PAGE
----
Tommaso Sgobba received the NASA recognition for outstanding contribution to the International Space Station in 2004, and the prestigious NASA Space Flight Awareness (SFA) Award in 2007.

Affiliations and Expertise

President, International Association for the Advancement of Space Safety (IAASS) and former Head of the Independent Safety Office, European Space Agency (ESA), Noordwijk, The Netherlands

About the Editors

Barbara Kanki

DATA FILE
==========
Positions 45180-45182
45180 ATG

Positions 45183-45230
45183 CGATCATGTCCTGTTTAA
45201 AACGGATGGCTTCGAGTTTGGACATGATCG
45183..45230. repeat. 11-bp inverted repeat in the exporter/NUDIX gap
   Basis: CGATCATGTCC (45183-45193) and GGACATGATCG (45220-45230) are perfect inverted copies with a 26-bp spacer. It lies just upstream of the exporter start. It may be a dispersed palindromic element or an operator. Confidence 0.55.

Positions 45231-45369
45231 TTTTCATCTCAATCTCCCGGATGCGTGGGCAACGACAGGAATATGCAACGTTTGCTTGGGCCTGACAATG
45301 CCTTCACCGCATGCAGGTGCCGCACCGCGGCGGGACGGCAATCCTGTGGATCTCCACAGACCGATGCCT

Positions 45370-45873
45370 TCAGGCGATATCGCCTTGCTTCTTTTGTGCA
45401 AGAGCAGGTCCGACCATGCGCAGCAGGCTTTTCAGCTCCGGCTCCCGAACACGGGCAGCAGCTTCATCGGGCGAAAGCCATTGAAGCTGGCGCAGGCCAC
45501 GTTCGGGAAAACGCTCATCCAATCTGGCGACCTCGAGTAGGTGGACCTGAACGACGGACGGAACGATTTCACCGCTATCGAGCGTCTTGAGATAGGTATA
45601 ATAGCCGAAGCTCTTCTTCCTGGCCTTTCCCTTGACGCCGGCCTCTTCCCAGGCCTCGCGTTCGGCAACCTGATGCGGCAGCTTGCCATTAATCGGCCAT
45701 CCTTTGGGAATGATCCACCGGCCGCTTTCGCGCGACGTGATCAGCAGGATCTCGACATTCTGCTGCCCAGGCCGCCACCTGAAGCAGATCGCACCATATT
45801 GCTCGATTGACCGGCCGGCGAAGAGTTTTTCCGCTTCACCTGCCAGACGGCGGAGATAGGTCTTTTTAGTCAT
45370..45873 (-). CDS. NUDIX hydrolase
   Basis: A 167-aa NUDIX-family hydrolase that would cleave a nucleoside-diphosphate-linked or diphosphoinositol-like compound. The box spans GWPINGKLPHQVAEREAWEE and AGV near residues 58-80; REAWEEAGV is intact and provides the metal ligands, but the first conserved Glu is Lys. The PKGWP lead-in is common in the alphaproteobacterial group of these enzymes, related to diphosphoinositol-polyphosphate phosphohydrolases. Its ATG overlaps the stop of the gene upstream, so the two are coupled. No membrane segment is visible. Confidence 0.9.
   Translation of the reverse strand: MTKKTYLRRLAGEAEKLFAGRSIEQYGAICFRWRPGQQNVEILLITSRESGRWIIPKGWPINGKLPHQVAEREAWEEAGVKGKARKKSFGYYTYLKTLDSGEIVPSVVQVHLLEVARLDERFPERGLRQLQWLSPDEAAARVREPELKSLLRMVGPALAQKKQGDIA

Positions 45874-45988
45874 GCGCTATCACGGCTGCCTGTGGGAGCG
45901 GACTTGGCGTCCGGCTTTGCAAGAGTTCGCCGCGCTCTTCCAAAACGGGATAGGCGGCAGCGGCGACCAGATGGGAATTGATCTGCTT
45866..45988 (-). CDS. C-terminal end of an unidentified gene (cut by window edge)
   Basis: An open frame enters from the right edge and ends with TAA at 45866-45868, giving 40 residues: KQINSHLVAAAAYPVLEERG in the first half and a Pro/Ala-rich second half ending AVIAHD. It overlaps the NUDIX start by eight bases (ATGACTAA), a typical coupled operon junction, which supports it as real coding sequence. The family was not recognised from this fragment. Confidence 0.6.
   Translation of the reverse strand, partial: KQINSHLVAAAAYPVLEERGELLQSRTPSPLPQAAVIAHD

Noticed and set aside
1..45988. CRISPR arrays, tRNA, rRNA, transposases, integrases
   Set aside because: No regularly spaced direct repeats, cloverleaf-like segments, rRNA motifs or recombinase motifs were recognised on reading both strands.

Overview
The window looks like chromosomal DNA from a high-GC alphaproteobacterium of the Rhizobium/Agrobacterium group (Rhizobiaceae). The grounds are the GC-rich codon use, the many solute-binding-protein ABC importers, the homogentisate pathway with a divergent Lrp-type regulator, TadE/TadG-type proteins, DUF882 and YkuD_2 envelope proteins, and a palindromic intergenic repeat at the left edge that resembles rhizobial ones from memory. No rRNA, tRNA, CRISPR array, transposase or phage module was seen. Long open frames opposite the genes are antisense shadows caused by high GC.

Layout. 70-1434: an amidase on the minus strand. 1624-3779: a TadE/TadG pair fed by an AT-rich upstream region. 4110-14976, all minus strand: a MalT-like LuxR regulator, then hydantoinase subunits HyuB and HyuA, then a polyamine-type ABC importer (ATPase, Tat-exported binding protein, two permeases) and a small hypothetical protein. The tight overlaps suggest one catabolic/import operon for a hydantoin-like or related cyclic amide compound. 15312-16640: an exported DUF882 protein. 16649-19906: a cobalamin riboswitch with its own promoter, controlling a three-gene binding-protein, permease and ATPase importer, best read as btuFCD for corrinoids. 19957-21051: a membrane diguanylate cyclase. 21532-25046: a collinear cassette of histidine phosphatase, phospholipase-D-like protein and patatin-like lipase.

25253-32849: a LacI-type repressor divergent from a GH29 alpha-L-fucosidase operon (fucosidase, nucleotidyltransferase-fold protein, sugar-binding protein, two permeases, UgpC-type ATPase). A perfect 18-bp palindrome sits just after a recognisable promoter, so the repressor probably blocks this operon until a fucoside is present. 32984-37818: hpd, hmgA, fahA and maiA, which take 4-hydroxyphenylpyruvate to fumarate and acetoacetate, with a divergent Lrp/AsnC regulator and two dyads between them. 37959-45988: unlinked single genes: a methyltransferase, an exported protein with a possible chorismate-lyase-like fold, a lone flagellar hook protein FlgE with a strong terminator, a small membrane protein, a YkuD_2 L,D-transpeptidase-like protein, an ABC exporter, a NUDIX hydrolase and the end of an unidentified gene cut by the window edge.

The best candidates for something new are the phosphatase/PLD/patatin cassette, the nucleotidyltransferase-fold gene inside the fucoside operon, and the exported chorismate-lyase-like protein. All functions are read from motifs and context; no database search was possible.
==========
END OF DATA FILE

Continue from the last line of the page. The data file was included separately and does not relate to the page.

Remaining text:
Dr. Barbara Kanki served as a Research Scientist at the National Aeronautics and Space Administration (NASA), Ames Research Center (Moffett Field, California) in the Human Systems Integration Division. Over her tenure of more than 25 years, she conducted human performance research in support of NASA Aviation Safety Programs, Human Factors and Performance for Space Safety, and a variety of Human Factors programs for the Federal Aviation Administration (FAA). In a consulting role she worked with other high risk industries such as the medical and nuclear power fields. Dr. Kanki’s research activities have ranged across human factors topics such as crew communication and coordination, organizational factors, information and workload management for aviation operations including flight crews, ground control, and technical operations. Her research interests include human-centered procedure and document design, integration and training for new technologies as well as safety topics such as voluntary reporting and event investigation. She has supported the space side of NASA in human and socio-technical risk factors, team training, and procedure design primarily for the space shuttle program at Kennedy Space Center and has participated on NASA mishap boards, safety assessments and National Transportation Safety Board human performance investigations. After retiring from NASA in 2014, Dr. Kanki continues to contribute to NASA projects and FAA/industry groups, and is the current chair of the Human Performance working group of the International Association for the Advancement of Space Safety. Dr. Kanki received her doctorate in Behavioral Sciences from the University of Chicago, where she specialized in the areas of communication and group dynamics. She continues to author, edit, and review books, journals, and papers on human factors topics.